We are of opinion that the petitioners have shown a right to mandamus. Cumberland urges that, even if mandamus lies, the court properly exercised its discretion in denying the writ. In discussing the limits of a judge's discretion in a mandamus proceeding we said in Massachusetts Soc. of Graduate Physical Therapists, Inc. v. Board of Registration in Medicine, 330 Mass. 601 , 605: "It has often been said that the issuance of the writ of mandamus is discretionary. But it has also been recognized that the discretion cannot be arbitrarily exercised and that `the writ ought not to be refused if the petitioner shows an absolute right and is without other remedy, and where no reason exists for refusing the writ. To deny the writ in such a case is to quarrel with the policy of the law which creates the right.'" Moreover, under G. L. c. 213, Section 1D, all questions before the trial judge are open to the same extent in this court, including questions of discretion. Conceivably the judge may have refused relief by mandamus to give Cumberland a reasonable time to apply to the board for approval. See Village on the Hill, Inc. v. Massachusetts Turnpike Authy. 348 Mass. 107 , 119.
The judgment denying the writ is reversed. Although the petitioners are entitled to the writ granting the relief prayed for except as to permit No. 355, its issuance is to be stayed for a period of ninety days, or for such further time as the board may reasonably require to consider the matter, in order to allow Cumberland an opportunity to seek approval
from the board for the new construction and expansion carried out on the premises. If such approval is granted within that time judgment is to be entered denying the writ; otherwise judgment is to be entered granting the writ.
THE EQUITY CASE.
This is an appeal by Cumberland under G. L. c. 40A, Section 21, from a decision of the board holding that the issuance to Cumberland of building permit No. 224, without prior approval of the board, was a violation of the zoning by-law. Permit No. 224 was for an extension to a barn which was not in existence until some time after November, 1964.
Cumberland contends that the making and filing of the board's decision more than ninety days after the filing of the appeal in violation of G. L. c. 40A, Section 18, vitiates the decision. [Note 6] The appeal from the issuance of building permit No. 224 was filed on September 1, 1965. On November 15, 1965, a public hearing was held on this appeal at which time the board requested from the parties an extension of the ninety day period set forth in G. L. c. 40A, Section 18. The appealing party agreed to an extension of one week but Cumberland neither agreed nor disagreed. The decision, which was filed on December 7, 1965, ninety-five days from the date of the filing of the appeal, was five days late. The judge ruled that the decision was not invalid. There was no error. As was said in Cheney v. Coughlin, 201 Mass. 204 , 211: "As to a statute imperative in phrase, it has often been held that where it relates only to the time of performance of a duty by a public officer and does not go to the essence of the thing to be done, it is only a regulation for the orderly and convenient conduct of public business and not a condition precedent to the validity of the act done." The ninety day requirement in Section 18 did "not go to the essence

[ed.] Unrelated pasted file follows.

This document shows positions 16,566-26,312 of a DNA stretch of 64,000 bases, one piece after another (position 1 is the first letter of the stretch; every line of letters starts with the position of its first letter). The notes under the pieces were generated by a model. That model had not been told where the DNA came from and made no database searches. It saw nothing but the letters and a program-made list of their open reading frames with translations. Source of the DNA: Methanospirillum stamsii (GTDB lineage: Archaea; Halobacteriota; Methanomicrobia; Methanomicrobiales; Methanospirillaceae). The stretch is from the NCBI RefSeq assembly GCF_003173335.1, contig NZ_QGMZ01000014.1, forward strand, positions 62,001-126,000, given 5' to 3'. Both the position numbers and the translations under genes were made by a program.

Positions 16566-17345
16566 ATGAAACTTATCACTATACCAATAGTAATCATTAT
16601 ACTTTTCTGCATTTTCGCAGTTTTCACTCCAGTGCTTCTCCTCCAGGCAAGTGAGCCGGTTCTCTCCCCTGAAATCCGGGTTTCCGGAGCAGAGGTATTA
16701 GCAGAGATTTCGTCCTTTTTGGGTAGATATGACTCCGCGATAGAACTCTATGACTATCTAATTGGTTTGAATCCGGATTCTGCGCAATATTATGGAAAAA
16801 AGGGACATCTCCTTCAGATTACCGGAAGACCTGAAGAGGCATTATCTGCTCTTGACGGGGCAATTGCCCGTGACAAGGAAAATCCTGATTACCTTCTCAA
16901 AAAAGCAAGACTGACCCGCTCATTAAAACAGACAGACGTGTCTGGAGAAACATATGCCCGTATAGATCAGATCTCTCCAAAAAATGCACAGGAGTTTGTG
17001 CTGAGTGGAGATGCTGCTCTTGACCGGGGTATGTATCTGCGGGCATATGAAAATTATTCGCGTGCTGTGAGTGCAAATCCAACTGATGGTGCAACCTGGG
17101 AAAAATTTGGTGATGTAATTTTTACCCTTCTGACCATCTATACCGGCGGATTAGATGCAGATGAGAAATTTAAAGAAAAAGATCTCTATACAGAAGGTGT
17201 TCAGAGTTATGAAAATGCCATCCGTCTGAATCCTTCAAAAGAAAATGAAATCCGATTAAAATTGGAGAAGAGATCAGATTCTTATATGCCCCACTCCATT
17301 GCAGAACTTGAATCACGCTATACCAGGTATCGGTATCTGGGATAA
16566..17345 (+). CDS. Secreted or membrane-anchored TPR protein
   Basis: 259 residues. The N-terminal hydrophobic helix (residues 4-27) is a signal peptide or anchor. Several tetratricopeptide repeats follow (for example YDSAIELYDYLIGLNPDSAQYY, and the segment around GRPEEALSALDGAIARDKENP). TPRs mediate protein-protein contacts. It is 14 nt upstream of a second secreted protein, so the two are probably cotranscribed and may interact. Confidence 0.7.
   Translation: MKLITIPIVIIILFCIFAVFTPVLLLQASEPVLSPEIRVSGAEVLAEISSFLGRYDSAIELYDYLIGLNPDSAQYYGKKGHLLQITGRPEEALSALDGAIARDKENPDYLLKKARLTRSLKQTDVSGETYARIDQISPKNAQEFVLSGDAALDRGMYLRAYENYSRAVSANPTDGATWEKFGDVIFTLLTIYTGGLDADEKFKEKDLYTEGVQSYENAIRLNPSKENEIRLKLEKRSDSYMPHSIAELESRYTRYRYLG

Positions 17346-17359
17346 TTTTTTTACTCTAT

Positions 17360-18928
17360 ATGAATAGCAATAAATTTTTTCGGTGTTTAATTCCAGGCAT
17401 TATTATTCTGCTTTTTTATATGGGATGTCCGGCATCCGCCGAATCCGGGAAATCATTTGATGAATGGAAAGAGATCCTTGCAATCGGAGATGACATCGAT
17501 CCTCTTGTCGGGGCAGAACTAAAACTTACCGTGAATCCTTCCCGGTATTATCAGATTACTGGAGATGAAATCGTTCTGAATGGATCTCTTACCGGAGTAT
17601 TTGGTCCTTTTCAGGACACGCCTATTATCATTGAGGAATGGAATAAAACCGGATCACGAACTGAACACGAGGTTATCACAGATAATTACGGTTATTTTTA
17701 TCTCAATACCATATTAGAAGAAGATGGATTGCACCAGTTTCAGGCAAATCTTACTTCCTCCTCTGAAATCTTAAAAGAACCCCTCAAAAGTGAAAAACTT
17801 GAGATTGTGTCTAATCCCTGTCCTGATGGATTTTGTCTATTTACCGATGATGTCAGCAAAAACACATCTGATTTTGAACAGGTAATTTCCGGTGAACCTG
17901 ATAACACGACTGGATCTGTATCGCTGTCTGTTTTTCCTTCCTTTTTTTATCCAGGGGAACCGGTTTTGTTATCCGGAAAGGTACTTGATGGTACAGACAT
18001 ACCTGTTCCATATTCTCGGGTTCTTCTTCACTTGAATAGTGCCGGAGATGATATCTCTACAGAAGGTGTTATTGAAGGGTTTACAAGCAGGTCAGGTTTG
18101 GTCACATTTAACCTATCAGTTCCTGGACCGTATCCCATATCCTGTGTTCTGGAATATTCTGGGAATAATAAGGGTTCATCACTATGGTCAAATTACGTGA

of the thing to be done"; it was directory and not mandatory. See Kerr v. Palmieri, 325 Mass. 554 , 558, and Monico's Case, 350 Mass. 183 .
The issuance of permit No. 224 without board approval violated the express provisions of Section VI of the by-law. Cumberland contends, however, that the by-law exceeds the authority of the enabling act and that it should yield to the inconsistent provisions of G. L. c. 40A, Section 5. The trial judge "ruled as matter of law that . . . [c. 40A, Section 5] did not apply to the construction . . . the Board of . . . Appeals . . . having found it to be new construction." Cumberland urges that this ruling was unsupported by the findings of either the master or the board. More, specifically, it assigns as error the fact that the judge relied on the findings of the board. It is true that in an appeal under G. L. c. 40A, Section 21, the case is heard de novo and the decision of the board cannot be the basis of the court's decision. Devine v. Zoning Bd. of Appeals of Lynn, 332 Mass. 319 . On the basis of the auditor's report we are of opinion, however, that the judge's decision was correct, although he may have assigned the wrong reason. See Weidman v. Weidman, 274 Mass. 118 , 125. The auditor found that permit No. 224 was for an extension to a barn which was constructed some time after November, 1964. The extension, together with the portions constructed under other permits, forms one barn which is a new barn for purposes of the by-law because it was not in existence when the by-law went into effect. Accordingly G. L. c. 40A, Section 5, which deals with nonconforming buildings and uses, has no application to permit No. 224. Chilson v. Zoning Bd. of Appeal of Attleboro, 344 Mass. 406 , 411. Nor, as stated above, does the proviso in Section 5, added by the 1962 amendment, apply to new buildings.
The final decree sustaining the decision of the board was right, and the entry must be
[Note 1] The companion case is Cumberland Cattle Company v. Zoning Board of Appeal of North Attleborough.
[Note 2] It was provided that all findings of fact would be final.
[Note 3] The petition for mandamus was filed on August 16, 1965, following a written demand for enforcement on August 4, 1965, to the building inspector, which was refused.
[Note 4] The farm is located in a "Rural Conservation District," as defined by Section IIA of the by-law, which also authorizes special permits by the board for dairy uses. Section II (8) (c).
[Note 5] Cumberland's contention that Section VI of the by-law is inconsistent with G. L. c. 40A, Section 5, because Section VI requires approval for extensions whereas the proviso in Section 5 refers to expansion is without merit. We perceive no conflict between these words which, for purposes of the statute, appear to have been used interchangeably.
[Note 6] Section 18, as amended by St. 1962, c. 387, provides in part, "The decision of the board shall be made within ninety days after the date of the filing of an appeal, application or petition."